Down by the riverside

Just a few pictures from an early-ish morning walk in Stratford-upon-Avon.

Valley Wharf, off Birmingham Road.

Continue reading “Down by the riverside”

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The 1st Bath & Stratfords

The Scottish Play s

As a young man I toured England, mostly, by bicycle.  At some places I encountered hordes of tourists who visited places like London, “Edinborrow”, “Canterberry”, “Saulsberry” and other tourist honeypots, such as Bath and Stratford.  They were as numerous as an army ranging through a foreign land.  My land.  I don’t begrudge them.   After all, they bring much to these fair isles.

But Stratford-upon-Avon is not just for visitors from afar.  Doubtless, if Mr Thomas is gazing down from on high, he will be disappointed that I am not in this traffic- and people-choked town to visit all things Shakespeare.  Although Will (or someone else) wrote some great plays, I have to admit to enjoying some of the Continue reading “The 1st Bath & Stratfords”

Down on the Watercress Line

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Drive mechanism on loco No 92212 Cheltenham

Last Thursday, I had a free day and cast about for something interesting to do.  On the road atlas I noticed a heritage railway that seemed reachable.  This turned out to be the Mid-Hants Railway, aka the Watercress Line.  This railway has featured in Michael Portillo’s Great Railway Journeys, a series of BBC TV documentaries about railways in Britain.  Repeats crop up from time to time.  The name derives from the role of the railway in transporting watercress from Hampshire up to London, where, in Victorian times, it was sold by street vendors in small packets.  It was a source of vitamins and general goodness, essentially a health food, for people whose diet was lacking in basic nutrition. Continue reading “Down on the Watercress Line”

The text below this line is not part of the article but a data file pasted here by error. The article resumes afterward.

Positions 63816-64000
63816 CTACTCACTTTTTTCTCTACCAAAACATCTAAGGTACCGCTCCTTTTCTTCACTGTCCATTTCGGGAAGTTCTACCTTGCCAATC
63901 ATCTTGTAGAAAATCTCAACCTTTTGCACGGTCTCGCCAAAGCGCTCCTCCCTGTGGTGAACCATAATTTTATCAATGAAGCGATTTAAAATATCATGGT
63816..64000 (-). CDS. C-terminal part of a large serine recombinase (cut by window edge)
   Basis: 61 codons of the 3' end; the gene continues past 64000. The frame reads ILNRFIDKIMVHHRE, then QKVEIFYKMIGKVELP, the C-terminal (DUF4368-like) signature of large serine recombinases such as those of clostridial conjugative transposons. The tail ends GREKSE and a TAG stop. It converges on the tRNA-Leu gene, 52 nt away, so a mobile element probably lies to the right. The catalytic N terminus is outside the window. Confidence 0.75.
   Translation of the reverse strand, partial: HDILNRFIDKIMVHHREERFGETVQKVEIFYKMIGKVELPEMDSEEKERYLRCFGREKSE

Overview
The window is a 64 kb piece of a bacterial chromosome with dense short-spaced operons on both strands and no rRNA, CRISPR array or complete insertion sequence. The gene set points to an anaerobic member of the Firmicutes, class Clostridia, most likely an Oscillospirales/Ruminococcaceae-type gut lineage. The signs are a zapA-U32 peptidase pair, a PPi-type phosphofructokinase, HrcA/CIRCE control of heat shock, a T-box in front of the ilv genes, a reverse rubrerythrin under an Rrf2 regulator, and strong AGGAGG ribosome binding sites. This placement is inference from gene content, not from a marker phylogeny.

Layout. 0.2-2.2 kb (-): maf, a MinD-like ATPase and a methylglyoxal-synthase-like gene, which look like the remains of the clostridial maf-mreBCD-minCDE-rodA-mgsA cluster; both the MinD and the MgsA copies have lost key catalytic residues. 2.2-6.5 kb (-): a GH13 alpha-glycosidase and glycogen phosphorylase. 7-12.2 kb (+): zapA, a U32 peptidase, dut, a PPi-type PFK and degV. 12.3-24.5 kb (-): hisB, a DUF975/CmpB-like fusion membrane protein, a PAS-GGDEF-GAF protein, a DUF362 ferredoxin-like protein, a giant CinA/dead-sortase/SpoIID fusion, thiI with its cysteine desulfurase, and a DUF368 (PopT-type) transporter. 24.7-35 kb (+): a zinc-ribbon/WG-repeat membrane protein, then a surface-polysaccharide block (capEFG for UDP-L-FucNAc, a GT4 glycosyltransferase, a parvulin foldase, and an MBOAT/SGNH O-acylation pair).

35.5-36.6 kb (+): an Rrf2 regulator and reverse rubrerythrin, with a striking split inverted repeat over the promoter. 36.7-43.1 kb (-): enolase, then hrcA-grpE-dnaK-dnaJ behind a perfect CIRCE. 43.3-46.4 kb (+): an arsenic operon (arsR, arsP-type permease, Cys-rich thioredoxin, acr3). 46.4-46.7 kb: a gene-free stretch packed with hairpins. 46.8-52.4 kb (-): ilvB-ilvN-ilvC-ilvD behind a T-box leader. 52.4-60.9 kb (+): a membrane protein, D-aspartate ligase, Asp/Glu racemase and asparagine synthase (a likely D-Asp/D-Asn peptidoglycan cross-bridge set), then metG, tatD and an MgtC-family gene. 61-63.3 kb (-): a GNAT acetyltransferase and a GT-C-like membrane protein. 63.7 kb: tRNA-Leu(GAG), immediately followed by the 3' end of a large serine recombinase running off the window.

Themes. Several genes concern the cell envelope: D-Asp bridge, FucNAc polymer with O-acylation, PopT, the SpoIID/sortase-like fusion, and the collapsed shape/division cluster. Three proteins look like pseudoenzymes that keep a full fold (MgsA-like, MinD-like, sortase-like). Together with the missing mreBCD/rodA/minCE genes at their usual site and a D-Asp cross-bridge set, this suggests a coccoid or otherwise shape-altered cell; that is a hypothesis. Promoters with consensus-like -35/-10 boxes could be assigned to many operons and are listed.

Leicester City

The other day I had some business at Hinckley, Leicestershire, but bought a return train ticket to the county city.  I had no map or scheme, just turn up and wander about.  Here are a few pics, but first Hinckley.

Hinckley

 

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Leicester Continue reading “Leicester City”

X marks the spot

Prime Minister from Liverpool to May

I have featured this coin before. These pictures were the first I took with a new lens that acts as a short range telephoto (90 mm) and macro, or close-up. But what was going on when it was minted two centuries ago?

As mentioned in my blog about the year without a summer, 1816, the country was suffering. Wages were in decline, harvests failing, the price of grain rising and with it the cost of daily bread. There remained a surplus of labour following the end of the Napoleonic Wars in 1815. Continue reading “X marks the spot”